Dear Science and Other Stories
January 2021 / $24.95 / 240 pp.
In Dear Science and Other Stories Katherine McKittrick presents a creative and rigorous study of black and anticolonial methodologies. Drawing on black studies, studies of race, cultural geography, and black feminism as well as a mix of methods, citational practices, and theoretical frameworks, she positions black storytelling and stories as strategies of invention and collaboration. She analyzes a number of texts from intellectuals and artists ranging from Sylvia Wynter to the electronica band Drexciya to explore how narratives of imprecision and relationality interrupt knowledge systems that seek to observe, index, know, and discipline blackness. Throughout, McKittrick offers curiosity, wonder, citations, numbers, playlists, friendship, poetry, inquiry, song, grooves, and anticolonial chronologies as interdisciplinary codes that entwine with the academic form. Suggesting that black life and black livingness are, in themselves, rebellious methodologies, McKittrick imagines without totally disclosing the ways in which black intellectuals invent ways of living outside prevailing knowledge systems.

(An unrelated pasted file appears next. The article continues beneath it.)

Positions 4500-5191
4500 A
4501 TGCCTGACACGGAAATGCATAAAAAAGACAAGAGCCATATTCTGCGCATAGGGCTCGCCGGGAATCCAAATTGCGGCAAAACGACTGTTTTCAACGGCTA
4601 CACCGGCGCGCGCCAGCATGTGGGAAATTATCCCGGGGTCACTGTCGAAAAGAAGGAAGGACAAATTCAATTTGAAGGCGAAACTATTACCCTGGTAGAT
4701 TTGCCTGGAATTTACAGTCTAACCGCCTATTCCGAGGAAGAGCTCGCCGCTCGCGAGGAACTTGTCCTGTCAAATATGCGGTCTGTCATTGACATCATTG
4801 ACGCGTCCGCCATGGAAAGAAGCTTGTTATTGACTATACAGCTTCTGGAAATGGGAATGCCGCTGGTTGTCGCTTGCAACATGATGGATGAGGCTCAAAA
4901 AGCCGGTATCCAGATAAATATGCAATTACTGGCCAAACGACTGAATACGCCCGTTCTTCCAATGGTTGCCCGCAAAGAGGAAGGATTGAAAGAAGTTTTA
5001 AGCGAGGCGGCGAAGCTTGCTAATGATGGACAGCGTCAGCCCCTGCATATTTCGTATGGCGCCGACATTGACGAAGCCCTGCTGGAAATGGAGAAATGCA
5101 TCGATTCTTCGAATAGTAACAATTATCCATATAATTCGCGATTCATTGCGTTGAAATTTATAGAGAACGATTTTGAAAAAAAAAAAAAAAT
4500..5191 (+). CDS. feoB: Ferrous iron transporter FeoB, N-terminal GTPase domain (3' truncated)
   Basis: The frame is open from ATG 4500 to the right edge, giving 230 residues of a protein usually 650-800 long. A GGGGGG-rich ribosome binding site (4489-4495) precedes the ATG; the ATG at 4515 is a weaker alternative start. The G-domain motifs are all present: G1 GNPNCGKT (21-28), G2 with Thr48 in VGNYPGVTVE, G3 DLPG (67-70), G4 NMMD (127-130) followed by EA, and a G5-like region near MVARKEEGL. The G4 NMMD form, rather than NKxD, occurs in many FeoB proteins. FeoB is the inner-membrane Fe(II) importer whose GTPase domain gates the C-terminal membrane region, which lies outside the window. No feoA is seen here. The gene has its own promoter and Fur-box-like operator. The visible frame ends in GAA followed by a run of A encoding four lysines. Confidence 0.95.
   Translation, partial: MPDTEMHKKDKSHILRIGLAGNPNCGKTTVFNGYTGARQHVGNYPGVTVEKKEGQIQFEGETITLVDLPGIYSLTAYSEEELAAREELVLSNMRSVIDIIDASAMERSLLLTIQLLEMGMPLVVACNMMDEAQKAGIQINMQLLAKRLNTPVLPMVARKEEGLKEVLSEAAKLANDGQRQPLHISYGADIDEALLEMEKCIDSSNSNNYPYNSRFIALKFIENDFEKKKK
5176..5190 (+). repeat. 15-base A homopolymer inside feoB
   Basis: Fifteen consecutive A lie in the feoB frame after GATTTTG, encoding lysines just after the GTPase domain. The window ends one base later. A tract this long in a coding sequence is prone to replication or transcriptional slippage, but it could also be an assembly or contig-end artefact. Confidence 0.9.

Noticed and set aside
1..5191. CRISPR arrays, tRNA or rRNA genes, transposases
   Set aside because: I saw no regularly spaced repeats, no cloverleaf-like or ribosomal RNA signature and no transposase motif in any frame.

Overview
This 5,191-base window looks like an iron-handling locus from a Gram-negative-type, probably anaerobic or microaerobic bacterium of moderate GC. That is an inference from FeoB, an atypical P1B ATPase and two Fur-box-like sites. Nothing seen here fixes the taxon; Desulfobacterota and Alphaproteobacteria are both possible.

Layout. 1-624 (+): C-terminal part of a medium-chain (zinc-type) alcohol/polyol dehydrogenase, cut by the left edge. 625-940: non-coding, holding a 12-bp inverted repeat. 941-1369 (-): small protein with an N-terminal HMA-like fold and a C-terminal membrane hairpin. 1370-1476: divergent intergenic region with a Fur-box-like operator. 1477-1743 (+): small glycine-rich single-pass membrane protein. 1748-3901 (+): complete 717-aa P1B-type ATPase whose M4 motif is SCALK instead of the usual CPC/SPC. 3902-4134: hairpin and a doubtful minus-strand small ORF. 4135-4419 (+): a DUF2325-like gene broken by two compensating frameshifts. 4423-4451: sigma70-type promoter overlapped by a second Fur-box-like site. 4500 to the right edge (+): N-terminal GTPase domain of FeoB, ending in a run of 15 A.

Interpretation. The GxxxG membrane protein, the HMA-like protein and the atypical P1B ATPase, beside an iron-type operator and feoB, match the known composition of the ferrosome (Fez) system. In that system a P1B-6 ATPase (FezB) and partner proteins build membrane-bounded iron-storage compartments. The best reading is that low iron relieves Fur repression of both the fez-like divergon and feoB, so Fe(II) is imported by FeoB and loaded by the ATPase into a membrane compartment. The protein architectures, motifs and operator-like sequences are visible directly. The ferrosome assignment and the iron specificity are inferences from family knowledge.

¡Presente! The Politics of Presence
August 2020 / $28.95 / 344 pp.
In ¡Presente! Diana Taylor asks what it means to be physically and politically present in situations where it seems that nothing can be done. As much an act, a word, an attitude, a theoretical intervention, and a performance pedagogy, Taylor maps ¡presente! at work in scenarios ranging from conquest, through colonial enactments and resistance movements, to present moments of capitalist extractivism and forced migration in the Americas. ¡Presente!—present among, with, and to; a walking and talking with others; an ontological and epistemic reflection on presence and subjectivity as participatory and relational, founded on mutual recognition—requires rethinking and unlearning in ways that challenge colonial epistemologies. Showing how knowledge is not something to be harvested but a process of being, knowing, and acting with others, Taylor models a way for scholarship to be present in political struggles.